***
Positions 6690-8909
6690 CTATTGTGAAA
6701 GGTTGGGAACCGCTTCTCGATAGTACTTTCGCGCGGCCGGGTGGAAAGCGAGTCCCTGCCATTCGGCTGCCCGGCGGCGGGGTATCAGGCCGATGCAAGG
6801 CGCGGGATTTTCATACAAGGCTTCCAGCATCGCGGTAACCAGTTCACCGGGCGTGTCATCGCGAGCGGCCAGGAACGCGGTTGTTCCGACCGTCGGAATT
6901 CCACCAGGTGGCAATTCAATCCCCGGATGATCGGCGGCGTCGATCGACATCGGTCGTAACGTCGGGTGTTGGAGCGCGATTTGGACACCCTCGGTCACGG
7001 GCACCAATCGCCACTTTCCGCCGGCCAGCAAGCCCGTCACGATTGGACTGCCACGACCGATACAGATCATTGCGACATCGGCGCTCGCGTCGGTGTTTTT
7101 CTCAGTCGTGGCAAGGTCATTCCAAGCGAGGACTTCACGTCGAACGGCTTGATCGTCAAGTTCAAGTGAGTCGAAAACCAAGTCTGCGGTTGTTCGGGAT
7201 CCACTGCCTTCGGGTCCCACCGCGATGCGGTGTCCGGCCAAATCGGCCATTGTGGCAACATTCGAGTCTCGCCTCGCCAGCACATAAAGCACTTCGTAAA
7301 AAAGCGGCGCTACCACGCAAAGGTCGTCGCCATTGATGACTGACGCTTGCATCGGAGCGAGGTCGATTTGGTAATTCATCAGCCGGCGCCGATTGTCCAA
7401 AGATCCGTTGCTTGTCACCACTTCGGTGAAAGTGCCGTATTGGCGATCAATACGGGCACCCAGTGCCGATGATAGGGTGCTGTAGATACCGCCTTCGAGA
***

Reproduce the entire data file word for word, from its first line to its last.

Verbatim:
Positions 6690-8909
6690 CTATTGTGAAA
6701 GGTTGGGAACCGCTTCTCGATAGTACTTTCGCGCGGCCGGGTGGAAAGCGAGTCCCTGCCATTCGGCTGCCCGGCGGCGGGGTATCAGGCCGATGCAAGG
6801 CGCGGGATTTTCATACAAGGCTTCCAGCATCGCGGTAACCAGTTCACCGGGCGTGTCATCGCGAGCGGCCAGGAACGCGGTTGTTCCGACCGTCGGAATT
6901 CCACCAGGTGGCAATTCAATCCCCGGATGATCGGCGGCGTCGATCGACATCGGTCGTAACGTCGGGTGTTGGAGCGCGATTTGGACACCCTCGGTCACGG
7001 GCACCAATCGCCACTTTCCGCCGGCCAGCAAGCCCGTCACGATTGGACTGCCACGACCGATACAGATCATTGCGACATCGGCGCTCGCGTCGGTGTTTTT
7101 CTCAGTCGTGGCAAGGTCATTCCAAGCGAGGACTTCACGTCGAACGGCTTGATCGTCAAGTTCAAGTGAGTCGAAAACCAAGTCTGCGGTTGTTCGGGAT
7201 CCACTGCCTTCGGGTCCCACCGCGATGCGGTGTCCGGCCAAATCGGCCATTGTGGCAACATTCGAGTCTCGCCTCGCCAGCACATAAAGCACTTCGTAAA
7301 AAAGCGGCGCTACCACGCAAAGGTCGTCGCCATTGATGACTGACGCTTGCATCGGAGCGAGGTCGATTTGGTAATTCATCAGCCGGCGCCGATTGTCCAA
7401 AGATCCGTTGCTTGTCACCACTTCGGTGAAAGTGCCGTATTGGCGATCAATACGGGCACCCAGTGCCGATGATAGGGTGCTGTAGATACCGCCTTCGAGA